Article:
Technical Report
Full-text available
Military personnel, police officers, firefighters, and other first responders must prepare for and respond to life-threatening crises on a daily basis. This lifestyle places stress on personnel, and particularly so on military personnel who may be isolated from support systems and other resources. The authors conducted a systematic review of studies of interventions designed to prevent, identify, and manage acute occupational stress among military, law enforcement, and first responders. The body of evidence consisted of 38 controlled trials, 35 cohort comparisons, and 42 case studies with no comparison group, reported in 136 publications. Interventions consisted of resilience training, stress inoculation with biofeedback, mindfulness, psychological first aid, front-line mental health centers, two- to seven-day restoration programs, debriefing (including critical incident stress debriefing), third-location decompression, postdeployment mental health screening, reintegration programs, and family-centered programs. Study limitations (risk of bias), directness, consistency, precision, and publication bias were considered in rating the quality of evidence for each outcome area. Overall, interventions had positive effects on return to duty, absenteeism, and distress. However, there was no significant impact on symptoms of psychological disorders such as PTSD, depression, and anxiety. Because of study limitations, inconsistency of results, indirectness, and possible publication bias, there was insufficient evidence to form conclusions about the effects of most specific intervention types, components, settings, or specific populations.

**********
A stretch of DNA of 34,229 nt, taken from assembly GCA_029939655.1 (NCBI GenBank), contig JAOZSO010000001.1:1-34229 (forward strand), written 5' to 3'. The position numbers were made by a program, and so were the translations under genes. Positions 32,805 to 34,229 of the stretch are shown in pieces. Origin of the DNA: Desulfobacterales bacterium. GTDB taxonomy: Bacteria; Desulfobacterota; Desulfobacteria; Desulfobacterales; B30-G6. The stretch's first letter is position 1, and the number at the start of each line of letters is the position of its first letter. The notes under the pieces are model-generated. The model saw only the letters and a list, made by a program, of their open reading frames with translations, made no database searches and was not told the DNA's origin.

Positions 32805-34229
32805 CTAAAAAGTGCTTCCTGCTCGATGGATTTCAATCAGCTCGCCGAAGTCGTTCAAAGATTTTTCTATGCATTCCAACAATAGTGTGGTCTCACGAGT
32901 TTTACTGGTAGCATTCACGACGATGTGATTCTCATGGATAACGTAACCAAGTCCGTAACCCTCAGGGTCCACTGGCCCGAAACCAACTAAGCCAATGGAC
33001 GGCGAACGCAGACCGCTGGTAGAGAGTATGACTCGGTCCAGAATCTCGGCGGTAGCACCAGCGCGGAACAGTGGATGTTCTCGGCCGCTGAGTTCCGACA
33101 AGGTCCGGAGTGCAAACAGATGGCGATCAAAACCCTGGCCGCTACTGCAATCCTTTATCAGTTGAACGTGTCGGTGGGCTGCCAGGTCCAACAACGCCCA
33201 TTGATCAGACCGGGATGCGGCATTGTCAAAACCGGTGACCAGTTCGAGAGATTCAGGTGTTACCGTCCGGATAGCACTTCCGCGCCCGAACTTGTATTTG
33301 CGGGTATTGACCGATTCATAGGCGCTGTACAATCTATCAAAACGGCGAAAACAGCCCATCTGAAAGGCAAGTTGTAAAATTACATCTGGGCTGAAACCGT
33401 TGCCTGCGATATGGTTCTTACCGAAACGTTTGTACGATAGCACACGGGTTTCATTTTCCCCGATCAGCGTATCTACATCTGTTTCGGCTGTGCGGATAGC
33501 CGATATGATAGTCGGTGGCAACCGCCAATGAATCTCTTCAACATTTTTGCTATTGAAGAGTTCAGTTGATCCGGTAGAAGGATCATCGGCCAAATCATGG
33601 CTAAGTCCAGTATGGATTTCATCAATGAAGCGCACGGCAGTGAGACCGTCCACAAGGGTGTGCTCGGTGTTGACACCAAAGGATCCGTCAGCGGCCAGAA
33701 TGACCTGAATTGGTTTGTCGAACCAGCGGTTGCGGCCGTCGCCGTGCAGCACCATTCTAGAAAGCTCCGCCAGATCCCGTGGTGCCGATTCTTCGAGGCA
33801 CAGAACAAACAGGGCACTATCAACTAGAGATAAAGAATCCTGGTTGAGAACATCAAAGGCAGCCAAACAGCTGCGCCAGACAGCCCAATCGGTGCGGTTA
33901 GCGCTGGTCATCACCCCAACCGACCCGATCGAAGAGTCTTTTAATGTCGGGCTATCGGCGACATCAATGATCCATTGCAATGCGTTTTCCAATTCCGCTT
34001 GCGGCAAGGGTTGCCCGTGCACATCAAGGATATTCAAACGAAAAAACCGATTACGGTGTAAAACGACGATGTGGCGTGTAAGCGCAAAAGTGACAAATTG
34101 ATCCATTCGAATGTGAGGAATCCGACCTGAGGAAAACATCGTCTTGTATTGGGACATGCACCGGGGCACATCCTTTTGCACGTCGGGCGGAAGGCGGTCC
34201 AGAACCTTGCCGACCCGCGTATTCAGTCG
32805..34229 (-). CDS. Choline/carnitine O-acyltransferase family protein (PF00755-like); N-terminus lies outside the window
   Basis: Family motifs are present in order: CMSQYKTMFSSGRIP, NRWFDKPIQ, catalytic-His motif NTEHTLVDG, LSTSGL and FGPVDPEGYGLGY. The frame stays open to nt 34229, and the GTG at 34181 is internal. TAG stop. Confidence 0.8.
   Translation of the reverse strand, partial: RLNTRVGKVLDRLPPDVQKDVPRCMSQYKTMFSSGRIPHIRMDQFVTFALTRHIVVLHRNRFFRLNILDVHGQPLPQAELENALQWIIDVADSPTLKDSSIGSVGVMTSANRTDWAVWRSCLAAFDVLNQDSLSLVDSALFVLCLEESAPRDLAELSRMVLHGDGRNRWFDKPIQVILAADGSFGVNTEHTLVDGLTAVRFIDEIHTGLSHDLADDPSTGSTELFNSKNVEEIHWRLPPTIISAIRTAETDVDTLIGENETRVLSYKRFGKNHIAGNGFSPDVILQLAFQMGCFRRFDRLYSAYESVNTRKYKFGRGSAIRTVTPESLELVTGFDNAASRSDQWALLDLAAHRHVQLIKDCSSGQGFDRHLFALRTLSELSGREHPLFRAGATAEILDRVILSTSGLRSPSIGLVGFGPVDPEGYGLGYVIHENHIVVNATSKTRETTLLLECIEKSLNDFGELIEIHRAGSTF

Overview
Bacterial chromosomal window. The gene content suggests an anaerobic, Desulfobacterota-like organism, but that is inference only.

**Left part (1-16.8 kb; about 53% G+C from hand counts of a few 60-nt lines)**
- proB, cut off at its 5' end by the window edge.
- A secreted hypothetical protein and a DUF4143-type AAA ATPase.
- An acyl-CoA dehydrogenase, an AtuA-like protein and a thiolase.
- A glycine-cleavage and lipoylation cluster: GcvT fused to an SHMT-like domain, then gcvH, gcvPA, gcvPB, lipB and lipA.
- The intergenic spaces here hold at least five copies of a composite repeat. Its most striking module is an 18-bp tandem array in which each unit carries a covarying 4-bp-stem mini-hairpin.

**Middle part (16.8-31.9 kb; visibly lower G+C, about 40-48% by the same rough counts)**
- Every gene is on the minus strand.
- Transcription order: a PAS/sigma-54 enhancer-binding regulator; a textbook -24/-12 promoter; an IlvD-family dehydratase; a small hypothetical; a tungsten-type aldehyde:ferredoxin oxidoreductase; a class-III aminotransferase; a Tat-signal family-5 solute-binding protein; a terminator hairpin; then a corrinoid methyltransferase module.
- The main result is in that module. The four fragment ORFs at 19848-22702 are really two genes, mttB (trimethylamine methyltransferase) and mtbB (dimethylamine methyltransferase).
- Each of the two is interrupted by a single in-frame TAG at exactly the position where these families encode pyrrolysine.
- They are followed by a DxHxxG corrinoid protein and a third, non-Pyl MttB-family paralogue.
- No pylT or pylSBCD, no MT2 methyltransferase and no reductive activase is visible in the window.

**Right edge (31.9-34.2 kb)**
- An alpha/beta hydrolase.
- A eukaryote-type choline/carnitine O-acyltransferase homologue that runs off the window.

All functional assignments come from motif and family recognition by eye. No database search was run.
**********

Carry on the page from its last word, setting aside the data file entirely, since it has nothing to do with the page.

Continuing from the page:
... Like BOOTSTRAP, Resistance to Interrogation Training 25 resulted in greater use of coping strategies. Improvements in stress management skills occurred in the Cognitive Adaptation Skills programme, 26 while aspects of social cognition (how people process, store and apply information about other people and social situations) and feelings of loneliness both improved in the Building Social Resilience programme. 27 Further positive self-efficacy and stress control effects were reported for biofeedback and arousal control during stressful training 20 although biofeedback and cognitive training did not produce significant main effects in the Pyne et al, 23 app-based deployment study. ...
Article
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... The U.S. Army has also implemented the Mindfulness-based Mental Fitness program, with positive results. 9 Large corporations are investing ...